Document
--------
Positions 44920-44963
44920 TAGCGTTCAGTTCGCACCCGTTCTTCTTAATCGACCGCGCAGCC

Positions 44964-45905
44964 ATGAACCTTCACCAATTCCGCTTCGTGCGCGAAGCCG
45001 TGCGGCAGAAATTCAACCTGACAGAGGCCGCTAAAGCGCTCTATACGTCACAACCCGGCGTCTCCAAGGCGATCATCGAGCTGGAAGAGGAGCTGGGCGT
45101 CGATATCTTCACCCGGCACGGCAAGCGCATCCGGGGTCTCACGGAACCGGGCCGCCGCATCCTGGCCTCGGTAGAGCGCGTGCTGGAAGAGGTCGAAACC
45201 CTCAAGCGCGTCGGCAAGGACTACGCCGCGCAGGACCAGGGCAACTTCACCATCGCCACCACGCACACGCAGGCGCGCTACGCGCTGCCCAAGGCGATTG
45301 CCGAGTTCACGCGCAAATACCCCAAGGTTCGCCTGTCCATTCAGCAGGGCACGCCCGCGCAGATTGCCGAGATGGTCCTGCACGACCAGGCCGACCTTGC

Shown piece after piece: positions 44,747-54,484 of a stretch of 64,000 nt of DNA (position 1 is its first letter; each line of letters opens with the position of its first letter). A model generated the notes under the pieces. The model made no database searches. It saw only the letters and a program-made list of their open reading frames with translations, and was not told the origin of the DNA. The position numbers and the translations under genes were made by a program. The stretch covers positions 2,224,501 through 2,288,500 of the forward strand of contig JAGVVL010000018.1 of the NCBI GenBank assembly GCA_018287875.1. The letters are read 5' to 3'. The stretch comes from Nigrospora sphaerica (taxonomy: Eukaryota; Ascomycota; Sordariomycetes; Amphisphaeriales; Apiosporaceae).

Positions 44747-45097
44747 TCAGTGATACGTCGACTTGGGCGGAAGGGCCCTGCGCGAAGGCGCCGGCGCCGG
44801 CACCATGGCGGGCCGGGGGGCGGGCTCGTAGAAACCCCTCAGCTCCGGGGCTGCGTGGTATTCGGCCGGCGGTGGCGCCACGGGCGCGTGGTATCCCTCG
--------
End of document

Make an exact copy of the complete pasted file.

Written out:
Positions 44920-44963
44920 TAGCGTTCAGTTCGCACCCGTTCTTCTTAATCGACCGCGCAGCC

Positions 44964-45905
44964 ATGAACCTTCACCAATTCCGCTTCGTGCGCGAAGCCG
45001 TGCGGCAGAAATTCAACCTGACAGAGGCCGCTAAAGCGCTCTATACGTCACAACCCGGCGTCTCCAAGGCGATCATCGAGCTGGAAGAGGAGCTGGGCGT
45101 CGATATCTTCACCCGGCACGGCAAGCGCATCCGGGGTCTCACGGAACCGGGCCGCCGCATCCTGGCCTCGGTAGAGCGCGTGCTGGAAGAGGTCGAAACC
45201 CTCAAGCGCGTCGGCAAGGACTACGCCGCGCAGGACCAGGGCAACTTCACCATCGCCACCACGCACACGCAGGCGCGCTACGCGCTGCCCAAGGCGATTG
45301 CCGAGTTCACGCGCAAATACCCCAAGGTTCGCCTGTCCATTCAGCAGGGCACGCCCGCGCAGATTGCCGAGATGGTCCTGCACGACCAGGCCGACCTTGC

Shown piece after piece: positions 44,747-54,484 of a stretch of 64,000 nt of DNA (position 1 is its first letter; each line of letters opens with the position of its first letter). A model generated the notes under the pieces. The model made no database searches. It saw only the letters and a program-made list of their open reading frames with translations, and was not told the origin of the DNA. The position numbers and the translations under genes were made by a program. The stretch covers positions 2,224,501 through 2,288,500 of the forward strand of contig JAGVVL010000018.1 of the NCBI GenBank assembly GCA_018287875.1. The letters are read 5' to 3'. The stretch comes from Nigrospora sphaerica (taxonomy: Eukaryota; Ascomycota; Sordariomycetes; Amphisphaeriales; Apiosporaceae).

Positions 44747-45097
44747 TCAGTGATACGTCGACTTGGGCGGAAGGGCCCTGCGCGAAGGCGCCGGCGCCGG
44801 CACCATGGCGGGCCGGGGGGCGGGCTCGTAGAAACCCCTCAGCTCCGGGGCTGCGTGGTATTCGGCCGGCGGTGGCGCCACGGGCGCGTGGTATCCCTCG